The U.S. National Oceanic and Atmospheric Agency (NOAA) yesterday issued the three-month U.S. Spring Outlook, saying Americans should brace themselves for the following: above-average temperatures across much of the continental United States, including drought-stricken areas of Texas, the Southwest, and the Great Plains. These areas, and Florida, will see little drought relief owing to below- average spring precipitation. River flooding is likely to be worse than last year across the country.

  • Flood insurance program needs better approach to analyzing flood risk

    In administering the National Flood Insurance Program, the Federal Emergency Management Agency (FEMA) needs a more modern approach to analyzing and managing flood risk behind levees — one that would give public officials and individual property owners a clearer idea of the risks they face and how they should address them. Because levees can reduce but not eliminate the risk of flooding, the agency should also encourage communities behind levees to use multiple methods to reduce risk and increase awareness of these risks.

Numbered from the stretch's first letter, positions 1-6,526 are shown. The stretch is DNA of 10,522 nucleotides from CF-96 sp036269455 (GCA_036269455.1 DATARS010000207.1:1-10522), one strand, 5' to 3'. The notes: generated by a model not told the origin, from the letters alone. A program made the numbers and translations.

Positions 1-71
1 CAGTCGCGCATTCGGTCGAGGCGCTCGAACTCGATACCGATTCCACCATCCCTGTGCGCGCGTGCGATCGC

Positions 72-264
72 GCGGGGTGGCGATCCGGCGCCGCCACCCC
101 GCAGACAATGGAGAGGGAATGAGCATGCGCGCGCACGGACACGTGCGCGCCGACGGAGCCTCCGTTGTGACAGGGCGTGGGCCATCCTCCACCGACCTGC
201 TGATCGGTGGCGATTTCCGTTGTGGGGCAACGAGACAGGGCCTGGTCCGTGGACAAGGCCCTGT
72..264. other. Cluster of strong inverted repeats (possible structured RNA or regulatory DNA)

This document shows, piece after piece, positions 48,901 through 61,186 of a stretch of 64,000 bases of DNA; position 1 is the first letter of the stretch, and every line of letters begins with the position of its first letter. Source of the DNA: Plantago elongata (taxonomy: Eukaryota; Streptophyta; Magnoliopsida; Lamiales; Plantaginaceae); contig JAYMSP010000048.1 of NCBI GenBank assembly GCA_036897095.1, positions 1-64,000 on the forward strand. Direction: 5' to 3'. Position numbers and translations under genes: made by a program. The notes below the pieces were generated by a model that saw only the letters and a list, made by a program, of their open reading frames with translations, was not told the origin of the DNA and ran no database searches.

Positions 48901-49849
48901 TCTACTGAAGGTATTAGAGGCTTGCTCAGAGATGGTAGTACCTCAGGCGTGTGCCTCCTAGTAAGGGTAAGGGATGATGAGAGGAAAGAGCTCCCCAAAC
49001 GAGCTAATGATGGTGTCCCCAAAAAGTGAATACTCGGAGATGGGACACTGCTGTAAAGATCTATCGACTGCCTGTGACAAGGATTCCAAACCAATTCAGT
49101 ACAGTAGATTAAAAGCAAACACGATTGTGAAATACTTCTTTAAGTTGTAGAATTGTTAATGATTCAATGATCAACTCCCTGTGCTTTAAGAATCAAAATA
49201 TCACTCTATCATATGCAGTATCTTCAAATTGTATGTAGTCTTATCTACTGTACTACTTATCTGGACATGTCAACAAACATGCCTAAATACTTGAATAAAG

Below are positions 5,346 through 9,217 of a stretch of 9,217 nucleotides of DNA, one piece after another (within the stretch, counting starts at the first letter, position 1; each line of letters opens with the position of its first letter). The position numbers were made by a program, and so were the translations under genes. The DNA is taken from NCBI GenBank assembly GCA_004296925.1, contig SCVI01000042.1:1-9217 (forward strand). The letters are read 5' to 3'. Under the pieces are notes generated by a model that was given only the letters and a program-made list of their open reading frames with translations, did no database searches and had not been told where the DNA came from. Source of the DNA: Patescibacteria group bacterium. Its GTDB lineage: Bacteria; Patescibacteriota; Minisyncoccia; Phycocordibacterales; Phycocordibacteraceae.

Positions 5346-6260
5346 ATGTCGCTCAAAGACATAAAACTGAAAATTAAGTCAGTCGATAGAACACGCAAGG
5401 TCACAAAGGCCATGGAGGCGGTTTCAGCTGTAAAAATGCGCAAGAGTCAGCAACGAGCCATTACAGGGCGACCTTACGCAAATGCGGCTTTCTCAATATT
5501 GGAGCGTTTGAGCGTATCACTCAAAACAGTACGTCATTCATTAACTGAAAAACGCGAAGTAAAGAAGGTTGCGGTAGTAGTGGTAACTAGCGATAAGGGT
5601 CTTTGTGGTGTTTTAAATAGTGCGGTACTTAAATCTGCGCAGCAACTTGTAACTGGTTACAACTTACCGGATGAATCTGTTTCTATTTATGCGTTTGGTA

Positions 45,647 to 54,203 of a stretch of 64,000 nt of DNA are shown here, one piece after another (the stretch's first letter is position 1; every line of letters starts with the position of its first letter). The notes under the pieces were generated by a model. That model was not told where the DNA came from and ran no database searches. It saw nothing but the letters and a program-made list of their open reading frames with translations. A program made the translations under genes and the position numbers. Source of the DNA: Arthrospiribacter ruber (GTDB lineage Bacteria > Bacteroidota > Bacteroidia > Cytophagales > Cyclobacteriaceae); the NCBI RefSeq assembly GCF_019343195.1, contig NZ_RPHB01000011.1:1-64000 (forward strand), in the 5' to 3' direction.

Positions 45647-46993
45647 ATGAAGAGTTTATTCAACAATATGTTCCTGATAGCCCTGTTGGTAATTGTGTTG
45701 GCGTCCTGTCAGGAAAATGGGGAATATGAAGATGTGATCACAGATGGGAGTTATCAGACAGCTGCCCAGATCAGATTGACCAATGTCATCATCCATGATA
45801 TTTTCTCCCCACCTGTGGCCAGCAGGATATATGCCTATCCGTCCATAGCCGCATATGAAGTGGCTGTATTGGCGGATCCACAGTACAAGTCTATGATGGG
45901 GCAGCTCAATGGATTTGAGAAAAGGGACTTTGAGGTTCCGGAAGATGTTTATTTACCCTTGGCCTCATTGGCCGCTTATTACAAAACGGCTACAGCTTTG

• Improved weather, climate predictions strengthen the U.S. economy

    The economic costs of damaging weather events have an immense and increasing impact on the U.S. economy. These costs could be anticipated and mitigated by improved weather and climate predictions, say a range of experts in the public and private sectors. These experts will meet in early April in an American Meteorological Society event to discuss the economic benefits of how environmental forecast, prediction, and observation programs and services strengthen the U.S. economy.

  • Hidden dune filters treat coastal stormwater runoff